Home is Where …?

Happy belated new year, Scribers. Thea Devine today. We had an interesting holiday ourselves. After spending Xmas with our grandson and his parents, we went to visit family in Arizona. Our first trip. A wonderful visit to a place my husband’s family members had wanted to live for years, had dreamt of living there for years.

Which led me to wonder about home, and what makes you feel that this is home: the desert, the painted sky, the dusky colors, the unlimited horizon — as opposed to the unlimited horizon of the ocean, the rocky shore, trees that touch the sky, winter that cradles you in snow and the warmth of the fire. A big Victorian, or a roomy ranch. In the woods back of beyond or in a cluster of houses in a development. A brownstone in the city or colonial in the suburbs. A cabin in the woods or a condo on the edge of a bay.

Do you live now where you grew up or thousands of miles away?
I was amazed, when I attended my fiftieth high school reunion, at where many of my classmates wound up. A fair of them stayed in New Jersey. But others lived as far away as Hawaii, California, Tennessee. What said home to them in those disparate places, I wonder.

Place is so important, especially I think to writers. We once bought a house that after a couple of months, I told my husband I wanted to go back to where we moved from. He did not ask for a divorce.

Of all the houses and places we’ve lived, I love living here in CT the best. I love the town, I love how much there is to do, how many opportunities to volunteer. I love our house which is a typical 1970’s ranch. It’s sited beautifully on a rise so when you look out the door, you feel like you’re living in the trees. The sun is at the back of the house, south. I never feel comfortable when it’s at the front of the house. We keep the front door open most times so it’s like another window to view the landscape. I love winter days when we light the fireplace, play music, low, and curl up with a book. I love watching birds hanging onto icicles pecking away at the feeder. I love warm days when my husband and I just sit on the deck and talk.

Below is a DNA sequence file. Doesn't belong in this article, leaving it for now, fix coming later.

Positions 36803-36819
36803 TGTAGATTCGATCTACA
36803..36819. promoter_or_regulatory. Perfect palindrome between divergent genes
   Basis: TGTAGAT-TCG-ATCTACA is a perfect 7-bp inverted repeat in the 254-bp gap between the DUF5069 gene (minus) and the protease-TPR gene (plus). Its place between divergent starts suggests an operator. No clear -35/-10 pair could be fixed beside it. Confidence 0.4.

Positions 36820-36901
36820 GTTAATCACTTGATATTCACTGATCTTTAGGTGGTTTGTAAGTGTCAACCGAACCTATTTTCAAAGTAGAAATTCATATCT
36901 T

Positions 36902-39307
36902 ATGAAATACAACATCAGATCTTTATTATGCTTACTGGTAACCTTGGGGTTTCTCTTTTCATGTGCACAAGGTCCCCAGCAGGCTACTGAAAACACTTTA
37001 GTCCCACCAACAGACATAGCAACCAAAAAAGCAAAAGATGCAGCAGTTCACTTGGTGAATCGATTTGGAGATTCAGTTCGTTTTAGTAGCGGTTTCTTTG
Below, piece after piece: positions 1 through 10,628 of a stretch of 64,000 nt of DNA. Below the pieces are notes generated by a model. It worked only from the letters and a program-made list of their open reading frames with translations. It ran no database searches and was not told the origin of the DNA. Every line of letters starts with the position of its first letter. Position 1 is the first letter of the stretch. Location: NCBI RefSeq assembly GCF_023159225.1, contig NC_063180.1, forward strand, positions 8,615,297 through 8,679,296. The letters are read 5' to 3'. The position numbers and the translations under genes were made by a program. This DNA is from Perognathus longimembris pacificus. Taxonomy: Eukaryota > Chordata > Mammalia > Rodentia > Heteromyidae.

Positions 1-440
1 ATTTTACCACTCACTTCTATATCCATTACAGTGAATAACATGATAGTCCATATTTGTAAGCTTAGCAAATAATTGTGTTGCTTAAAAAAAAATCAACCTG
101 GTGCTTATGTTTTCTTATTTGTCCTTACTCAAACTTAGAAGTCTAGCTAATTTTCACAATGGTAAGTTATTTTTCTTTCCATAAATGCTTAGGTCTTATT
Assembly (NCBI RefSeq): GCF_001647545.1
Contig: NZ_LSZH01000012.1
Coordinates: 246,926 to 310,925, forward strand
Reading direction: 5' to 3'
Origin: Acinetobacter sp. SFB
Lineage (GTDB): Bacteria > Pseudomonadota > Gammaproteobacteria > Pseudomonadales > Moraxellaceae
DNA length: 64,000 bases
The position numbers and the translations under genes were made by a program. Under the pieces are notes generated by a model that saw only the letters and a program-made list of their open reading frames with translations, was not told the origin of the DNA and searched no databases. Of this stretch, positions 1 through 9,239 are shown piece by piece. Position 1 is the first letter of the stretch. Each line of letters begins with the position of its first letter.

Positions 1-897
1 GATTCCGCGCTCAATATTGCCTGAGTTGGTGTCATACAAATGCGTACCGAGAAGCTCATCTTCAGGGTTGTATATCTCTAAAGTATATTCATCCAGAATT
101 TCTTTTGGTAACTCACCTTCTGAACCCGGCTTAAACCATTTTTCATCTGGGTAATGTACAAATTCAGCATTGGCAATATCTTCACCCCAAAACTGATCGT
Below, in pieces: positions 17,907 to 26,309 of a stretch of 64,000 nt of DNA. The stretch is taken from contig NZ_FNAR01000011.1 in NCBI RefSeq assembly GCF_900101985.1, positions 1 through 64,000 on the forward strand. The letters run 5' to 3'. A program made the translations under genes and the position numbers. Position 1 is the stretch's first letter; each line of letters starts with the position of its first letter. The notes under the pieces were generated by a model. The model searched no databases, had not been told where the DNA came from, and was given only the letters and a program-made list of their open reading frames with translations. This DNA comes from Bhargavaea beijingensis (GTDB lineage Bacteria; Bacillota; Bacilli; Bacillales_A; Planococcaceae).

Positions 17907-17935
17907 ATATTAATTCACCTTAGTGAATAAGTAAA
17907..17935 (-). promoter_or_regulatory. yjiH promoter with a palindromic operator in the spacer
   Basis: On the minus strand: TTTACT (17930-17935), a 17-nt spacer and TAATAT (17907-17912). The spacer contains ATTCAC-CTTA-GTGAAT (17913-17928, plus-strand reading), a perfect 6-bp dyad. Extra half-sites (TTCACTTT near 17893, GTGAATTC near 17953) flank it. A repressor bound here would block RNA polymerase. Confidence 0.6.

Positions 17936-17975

So when you create your heroine — where is her home? Is it where you live? Where you wished you lived? Someplace you have lived? An imaginary small town where everybody’s known you since the day you were born?

Is it where you’re comfortable or where your heroine has to find comfort? Does she resist or embrace her home? Do you? Have you lived places that just didn’t Feel Right?

What makes a house feel right to you, the sun pouring in from the south or sunrise to the east. The layout? The fireplace? The kitchen. The property? The look of the house? Being near water? Do you like the snow or the heat? The changing seasons or a constant landscape?

What says home to you? Do you wish you could live someplace else or do you love where you are? Have you put your heroine in places you’ve never been? Or do you keep her close to home? Do you think writers are super sensitive place — or is it just me?

Thea Devine’s books defined erotic romance. She’s written 25 historical and contemporary erotic romances and a dozen novellas. Beyond the Night, the sequel to The Darkest Heart, will be released September 2013 from Pocket Star. She’s currently at work on her next erotic romance. Her 2008 novel, His Little Black Book, was reissued in October.